Princeton is under renewed pressure to rename an institution honoring President Woodrow Wilson after activists branded him a “white supremacist”.
Campus activists made another attempt to scrub Wilson’s name from the university’s School of Public and International Affairs (pictured above) over his views on race.
They attempted to re-open the case, part of a large-scale campus protest in 2015, after Yale this week changed the name of a college named after slave owner and benefactor John C. Calhoun.
In a renewed attack on the Wilson school, activists claimed that the 28th US President, in power from 1913-1921, was one of the “White supremacists who paved the way for Trump”, according to a letter seen by The Princeton Tab.
The activists said it would be hypocrisy for Princeton to publicly oppose Trump – as it did over his immigration order – while continuing to associate itself with Wilson.
Although Wilson is widely celebrated for his leadership of the US during the First World War, his enthusiasm for international cooperation and his broadly progressive bent, his racism while in office was undeniable.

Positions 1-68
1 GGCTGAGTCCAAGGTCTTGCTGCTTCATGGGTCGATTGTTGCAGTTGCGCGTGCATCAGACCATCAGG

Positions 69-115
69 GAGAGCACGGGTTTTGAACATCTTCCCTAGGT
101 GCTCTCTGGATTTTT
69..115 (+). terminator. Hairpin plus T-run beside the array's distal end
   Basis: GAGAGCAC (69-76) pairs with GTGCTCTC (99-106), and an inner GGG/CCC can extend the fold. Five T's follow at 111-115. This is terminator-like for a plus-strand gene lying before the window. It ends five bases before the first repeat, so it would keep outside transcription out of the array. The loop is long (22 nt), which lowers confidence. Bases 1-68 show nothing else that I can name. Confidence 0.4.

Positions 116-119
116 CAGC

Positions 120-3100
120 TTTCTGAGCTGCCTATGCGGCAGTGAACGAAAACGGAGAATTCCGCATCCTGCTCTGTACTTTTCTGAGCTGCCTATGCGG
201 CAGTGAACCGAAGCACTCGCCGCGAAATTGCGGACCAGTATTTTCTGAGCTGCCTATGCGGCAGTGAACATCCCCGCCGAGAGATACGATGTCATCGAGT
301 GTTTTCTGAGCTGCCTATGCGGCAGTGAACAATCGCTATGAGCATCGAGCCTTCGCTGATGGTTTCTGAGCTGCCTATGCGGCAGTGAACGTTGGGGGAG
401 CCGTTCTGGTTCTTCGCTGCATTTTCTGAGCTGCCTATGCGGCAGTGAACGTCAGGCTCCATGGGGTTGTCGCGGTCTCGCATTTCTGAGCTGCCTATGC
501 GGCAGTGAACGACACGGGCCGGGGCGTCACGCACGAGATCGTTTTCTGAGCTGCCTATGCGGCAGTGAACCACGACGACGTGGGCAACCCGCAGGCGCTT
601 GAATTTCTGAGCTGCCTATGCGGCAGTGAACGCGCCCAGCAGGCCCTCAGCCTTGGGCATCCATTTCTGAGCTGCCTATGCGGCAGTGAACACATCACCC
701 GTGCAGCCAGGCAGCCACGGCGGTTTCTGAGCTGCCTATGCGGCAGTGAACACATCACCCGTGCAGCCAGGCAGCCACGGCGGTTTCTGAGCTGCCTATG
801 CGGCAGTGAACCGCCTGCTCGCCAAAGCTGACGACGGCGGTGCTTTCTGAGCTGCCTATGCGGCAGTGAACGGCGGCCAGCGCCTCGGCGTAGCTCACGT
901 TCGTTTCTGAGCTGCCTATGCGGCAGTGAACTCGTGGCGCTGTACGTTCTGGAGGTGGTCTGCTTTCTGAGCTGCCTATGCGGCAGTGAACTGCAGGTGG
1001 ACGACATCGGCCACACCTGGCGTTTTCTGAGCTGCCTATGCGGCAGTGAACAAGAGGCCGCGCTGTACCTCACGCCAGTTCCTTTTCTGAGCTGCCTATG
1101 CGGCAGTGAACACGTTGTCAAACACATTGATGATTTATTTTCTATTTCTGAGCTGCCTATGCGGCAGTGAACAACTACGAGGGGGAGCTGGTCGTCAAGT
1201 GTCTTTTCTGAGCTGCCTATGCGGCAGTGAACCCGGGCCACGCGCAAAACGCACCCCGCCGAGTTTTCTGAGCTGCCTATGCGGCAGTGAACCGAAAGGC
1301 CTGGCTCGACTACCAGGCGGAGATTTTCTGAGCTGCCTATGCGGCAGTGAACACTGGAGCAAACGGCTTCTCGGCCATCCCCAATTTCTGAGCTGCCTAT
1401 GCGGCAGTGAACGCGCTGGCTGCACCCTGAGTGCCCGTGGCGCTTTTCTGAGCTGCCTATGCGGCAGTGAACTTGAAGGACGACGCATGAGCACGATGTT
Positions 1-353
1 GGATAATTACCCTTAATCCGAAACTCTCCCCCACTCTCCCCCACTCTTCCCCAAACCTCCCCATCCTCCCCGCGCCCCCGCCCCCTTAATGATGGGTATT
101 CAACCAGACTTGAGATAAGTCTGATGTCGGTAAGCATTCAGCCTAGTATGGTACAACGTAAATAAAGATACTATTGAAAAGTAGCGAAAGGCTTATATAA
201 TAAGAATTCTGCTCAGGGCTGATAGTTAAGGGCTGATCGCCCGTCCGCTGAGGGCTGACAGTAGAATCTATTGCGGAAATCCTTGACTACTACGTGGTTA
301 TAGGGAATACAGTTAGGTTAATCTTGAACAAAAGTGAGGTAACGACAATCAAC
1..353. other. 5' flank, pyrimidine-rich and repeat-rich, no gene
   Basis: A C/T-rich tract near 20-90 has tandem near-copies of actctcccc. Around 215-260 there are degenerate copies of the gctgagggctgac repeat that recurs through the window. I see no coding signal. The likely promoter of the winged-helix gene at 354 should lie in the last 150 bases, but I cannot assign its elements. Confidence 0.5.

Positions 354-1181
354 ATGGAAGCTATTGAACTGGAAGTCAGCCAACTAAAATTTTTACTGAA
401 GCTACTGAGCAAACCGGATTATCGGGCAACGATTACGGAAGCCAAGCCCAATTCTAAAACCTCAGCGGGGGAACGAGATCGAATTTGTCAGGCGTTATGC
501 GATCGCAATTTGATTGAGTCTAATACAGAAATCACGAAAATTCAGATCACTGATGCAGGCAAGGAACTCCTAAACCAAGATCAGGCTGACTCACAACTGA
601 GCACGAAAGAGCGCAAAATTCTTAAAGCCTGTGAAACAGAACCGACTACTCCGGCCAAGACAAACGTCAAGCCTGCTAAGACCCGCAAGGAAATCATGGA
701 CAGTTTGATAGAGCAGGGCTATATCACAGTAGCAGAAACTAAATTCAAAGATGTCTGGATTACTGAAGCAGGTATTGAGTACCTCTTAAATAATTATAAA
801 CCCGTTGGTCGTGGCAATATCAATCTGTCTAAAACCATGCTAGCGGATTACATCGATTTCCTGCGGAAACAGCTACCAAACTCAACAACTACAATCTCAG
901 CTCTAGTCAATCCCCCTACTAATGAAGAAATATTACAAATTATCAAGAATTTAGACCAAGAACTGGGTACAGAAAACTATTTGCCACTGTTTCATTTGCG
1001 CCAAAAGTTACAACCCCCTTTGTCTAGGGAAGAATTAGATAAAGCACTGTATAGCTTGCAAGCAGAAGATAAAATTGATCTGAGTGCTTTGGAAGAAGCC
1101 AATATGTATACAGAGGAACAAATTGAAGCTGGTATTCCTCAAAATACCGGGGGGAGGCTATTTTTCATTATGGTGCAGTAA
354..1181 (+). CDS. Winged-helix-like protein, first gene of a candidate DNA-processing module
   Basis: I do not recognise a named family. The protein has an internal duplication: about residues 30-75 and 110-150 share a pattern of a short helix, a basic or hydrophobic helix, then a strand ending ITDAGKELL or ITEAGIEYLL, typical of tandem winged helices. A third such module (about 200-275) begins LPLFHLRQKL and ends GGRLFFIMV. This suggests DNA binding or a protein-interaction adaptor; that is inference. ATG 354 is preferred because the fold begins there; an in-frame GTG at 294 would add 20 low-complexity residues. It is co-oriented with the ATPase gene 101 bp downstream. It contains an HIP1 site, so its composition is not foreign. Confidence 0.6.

He agreed to re-segregate large parts of the federal government, expressed sympathy for the Ku Klux Klan and regularly worked to exclude or dissuade black people from public life.
As a Vox explainer notes, although the 1910s had very different racial norms to today, Wilson’s attitude was exceptional even then.
However, despite the pressure, Princeton said that the name of Wilson’s school – and Wilson Hall, a residential complex – will remain unchanged.
A statement to The Tab said: “The question of Wilson’s legacy has been fully addressed by the trustees and will not be reopened.
“Princeton is committed to acknowledging and discussing Wilson’s legacy, including through an exhibition that has been traveling from location to location on campus.
“A committee to establish a marker at the Woodrow Wilson School that educates the campus community and others about Wilson’s ‘positive and negative dimensions’ launched a website last month to seek input from Princeton students, alumni, faculty and staff.
“Other committees are working to diversify campus iconography and to suggest names for campus spaces – beginning with the atrium at the Wilson School and West College – that express the University’s enhanced commitment to diversity and inclusion.”